field of yellow poppies

Unplugged Yet Plugged In More



Isolation alone at home – but it could be just any Sunday when I don’t have a social event.

The question is, and it has gone through all our minds, I’m sure, is “but for how long?”

No answer to that!

Tomorrow, if I go out, I will see a total of three other people.

One at closer quarters than six feet because his home is so small one can’t get six feet away from anyone else, in any given room.

He needs help with most daily activities.

Today, and yesterday, after food shopping for him and myself, I got glued to the screens.

Plugged In, Immersed

Alternating from news, to entertainment, exercises, and back to the news.

I don’t get breaking news. I do not have television, but I do get live streaming with recent news.

The radio is only a few moments behind, but it goes off intermittently.

As far as I know I’m safe and have everything I need.

This ongoing, spreading infection results in me feeling uncomfortably self-centered.

Yet if I’m O.K., I can help you be O.K..

I can stay isolated to a higher degree, take less trips to the shops, use up less of my gloves and alcohol, so you can buy yours.

Sedona, the surfer girl in pointe shoes, gets shockingly, completely unplugged after her date rape, by what happens next.

For almost a year.

We hope her adventure will be engaging for the YA readers. Perhaps become a hit, followed by a couple more books.

Yet, after what the YA readership is going through now in real life, will Sedona’s adventure pale? Will her story come across as “been there, done that”?

Or, will this challenging, surreal time pass and quickly fade into distant memories as life resumes in a new normal?

A very different normal, I’m sure.

Will the novels we’re writing now quickly become Historical Fiction?

Because life as we know it will never return?

No answers, yet.

There’s more to come in endurance for us all in sickness and health.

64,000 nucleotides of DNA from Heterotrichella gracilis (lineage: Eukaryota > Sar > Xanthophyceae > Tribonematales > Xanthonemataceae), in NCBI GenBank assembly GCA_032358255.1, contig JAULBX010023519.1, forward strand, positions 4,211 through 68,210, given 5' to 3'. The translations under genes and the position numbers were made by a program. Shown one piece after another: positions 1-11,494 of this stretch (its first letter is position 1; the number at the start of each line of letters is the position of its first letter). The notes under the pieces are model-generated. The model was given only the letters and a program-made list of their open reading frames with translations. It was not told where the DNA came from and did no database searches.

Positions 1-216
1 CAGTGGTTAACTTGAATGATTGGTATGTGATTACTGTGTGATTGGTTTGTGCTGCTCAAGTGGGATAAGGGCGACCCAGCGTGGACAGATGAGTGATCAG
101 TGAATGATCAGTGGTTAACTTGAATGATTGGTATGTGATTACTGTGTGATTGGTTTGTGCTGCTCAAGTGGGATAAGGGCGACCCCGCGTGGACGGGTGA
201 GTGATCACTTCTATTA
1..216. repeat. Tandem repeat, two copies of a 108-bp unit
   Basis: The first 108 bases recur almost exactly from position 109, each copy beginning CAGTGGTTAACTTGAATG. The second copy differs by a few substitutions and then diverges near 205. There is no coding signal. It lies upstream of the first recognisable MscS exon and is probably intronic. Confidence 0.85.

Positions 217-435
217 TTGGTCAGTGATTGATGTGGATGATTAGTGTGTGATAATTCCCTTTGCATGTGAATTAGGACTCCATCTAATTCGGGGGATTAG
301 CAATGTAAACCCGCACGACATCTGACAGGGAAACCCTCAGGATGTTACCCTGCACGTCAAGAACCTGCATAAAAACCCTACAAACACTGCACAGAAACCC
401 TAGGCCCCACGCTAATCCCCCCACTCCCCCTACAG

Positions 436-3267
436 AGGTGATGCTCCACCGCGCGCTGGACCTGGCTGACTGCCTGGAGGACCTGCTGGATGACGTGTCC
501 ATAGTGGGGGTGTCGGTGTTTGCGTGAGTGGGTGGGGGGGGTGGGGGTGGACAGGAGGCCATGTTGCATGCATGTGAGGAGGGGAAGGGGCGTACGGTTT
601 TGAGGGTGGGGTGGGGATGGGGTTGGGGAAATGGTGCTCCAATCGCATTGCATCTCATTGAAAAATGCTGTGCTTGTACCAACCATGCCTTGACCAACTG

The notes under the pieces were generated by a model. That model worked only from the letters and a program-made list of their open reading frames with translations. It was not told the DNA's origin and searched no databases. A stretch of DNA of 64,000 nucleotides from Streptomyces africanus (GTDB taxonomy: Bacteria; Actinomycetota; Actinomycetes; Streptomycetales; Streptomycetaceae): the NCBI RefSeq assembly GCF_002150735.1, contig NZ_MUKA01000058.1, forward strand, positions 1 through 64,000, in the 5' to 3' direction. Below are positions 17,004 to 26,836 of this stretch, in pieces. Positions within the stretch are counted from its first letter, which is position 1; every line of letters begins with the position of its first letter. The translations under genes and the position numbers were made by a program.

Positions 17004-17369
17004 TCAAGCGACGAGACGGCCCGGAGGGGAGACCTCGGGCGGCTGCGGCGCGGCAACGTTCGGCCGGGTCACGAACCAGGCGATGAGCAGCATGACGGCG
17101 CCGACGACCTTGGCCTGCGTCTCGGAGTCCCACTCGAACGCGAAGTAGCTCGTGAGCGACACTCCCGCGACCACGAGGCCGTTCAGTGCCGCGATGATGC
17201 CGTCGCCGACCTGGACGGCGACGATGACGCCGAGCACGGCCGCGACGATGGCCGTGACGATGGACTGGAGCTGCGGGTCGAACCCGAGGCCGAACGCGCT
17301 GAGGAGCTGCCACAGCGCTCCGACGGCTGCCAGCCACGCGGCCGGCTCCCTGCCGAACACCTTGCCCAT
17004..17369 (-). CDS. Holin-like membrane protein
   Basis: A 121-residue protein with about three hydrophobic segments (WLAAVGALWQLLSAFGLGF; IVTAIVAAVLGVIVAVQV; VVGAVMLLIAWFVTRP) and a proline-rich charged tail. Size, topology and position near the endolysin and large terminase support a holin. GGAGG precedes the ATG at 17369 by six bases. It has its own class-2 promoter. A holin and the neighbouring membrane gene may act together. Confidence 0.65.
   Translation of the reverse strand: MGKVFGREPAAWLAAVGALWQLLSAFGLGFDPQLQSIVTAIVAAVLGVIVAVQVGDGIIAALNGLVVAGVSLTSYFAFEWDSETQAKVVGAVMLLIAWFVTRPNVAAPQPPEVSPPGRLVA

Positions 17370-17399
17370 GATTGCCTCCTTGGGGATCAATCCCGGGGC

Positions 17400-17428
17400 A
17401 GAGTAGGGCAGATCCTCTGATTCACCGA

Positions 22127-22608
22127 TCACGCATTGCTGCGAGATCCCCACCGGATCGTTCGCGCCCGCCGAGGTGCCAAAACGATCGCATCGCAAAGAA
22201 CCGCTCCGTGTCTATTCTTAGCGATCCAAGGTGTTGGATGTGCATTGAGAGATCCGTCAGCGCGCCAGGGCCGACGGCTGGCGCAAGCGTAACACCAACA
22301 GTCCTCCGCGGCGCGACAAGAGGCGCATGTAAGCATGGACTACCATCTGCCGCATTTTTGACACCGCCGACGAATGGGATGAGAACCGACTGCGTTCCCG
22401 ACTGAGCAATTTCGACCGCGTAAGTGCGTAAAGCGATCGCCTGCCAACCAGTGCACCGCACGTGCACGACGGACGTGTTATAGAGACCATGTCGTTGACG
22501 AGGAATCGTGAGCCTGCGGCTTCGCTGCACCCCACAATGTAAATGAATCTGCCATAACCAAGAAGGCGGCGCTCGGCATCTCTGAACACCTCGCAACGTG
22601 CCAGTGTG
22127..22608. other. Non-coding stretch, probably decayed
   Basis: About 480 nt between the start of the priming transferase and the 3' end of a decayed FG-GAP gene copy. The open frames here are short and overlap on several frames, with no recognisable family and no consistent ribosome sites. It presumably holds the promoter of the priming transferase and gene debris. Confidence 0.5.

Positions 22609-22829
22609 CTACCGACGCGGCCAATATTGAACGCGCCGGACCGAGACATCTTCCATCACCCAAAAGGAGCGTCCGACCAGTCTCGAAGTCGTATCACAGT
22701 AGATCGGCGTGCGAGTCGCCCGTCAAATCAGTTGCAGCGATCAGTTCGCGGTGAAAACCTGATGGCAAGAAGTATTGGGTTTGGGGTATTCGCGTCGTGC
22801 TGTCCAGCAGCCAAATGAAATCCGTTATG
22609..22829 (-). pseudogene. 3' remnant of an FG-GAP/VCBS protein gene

What do you think?

What is the most difficult aspect of the situation for you right now?

We’re all in limbo, right?

And there is a huge storm coming, weather wise.

Be well.

The first poem I got accepted for publication (in recent years) is How Much Must She Storm, about the world itself pushing back at human avarice and greed. Here it is:


I grind another two scoops of coffee beans

Organic, fair trade. I will change the world.

And I will write all day. I am green, no paper for me


Electronic, per the day, per the century.

But then…there are…those little boys…

In the Congolese mines, kidnapped, scratching for tantalum

Their sisters little girl sex slaves – just useless eaters – each


Strip mined by rogue militias; our gadgets buy their guns.

Disposable, like we throw tissues, our landfills swell

But those mass graves will degrade neatly, no one’s watching

(And where were their mothers when…)? Give me a break – Shot!


Put out of the way of progress, they’ve served their purpose.

Wounded, these mothers rage, screaming to the Earth and sky

Pounding on Her, they grind their faces in Her mud

Smeared with traces of Her precious metals, this is their death mask


Has She heard them? Has She rolled under their hidden graves,

On their behalf tilted an island or two? Rocked a nation awake?

Exhaled poison particles – clocking the plutonium footprint?

Carbon takes the back seat and the twisted guts of clouds

Whirlpool Her garbage disposal of our stuff.


What have we generated – ivy degree’d pillars of our society

Don’t ask our stolen mall-rat girls their ages, in the sexting.

No walking the streets or risking a private club raid;

New world markets are facilitated by electronic auctions.


Instant and encrypted connections made, money transferred

Milk carton children upgraded and risk-managed,

The viewer sites virus protected. Circuits sealed with tantalum.

But – busted! Mother Inc. cracked our code.


Do their mothers know they buy or steal humans?

She’s been listening, watching. She’s willing to tilt,

Quake, tide, ice, meltdown, over-clock, super-size…

How much must She storm?

First published in the Sanskrit Literary Arts Magazine V.43 UNC Charlotte 2012


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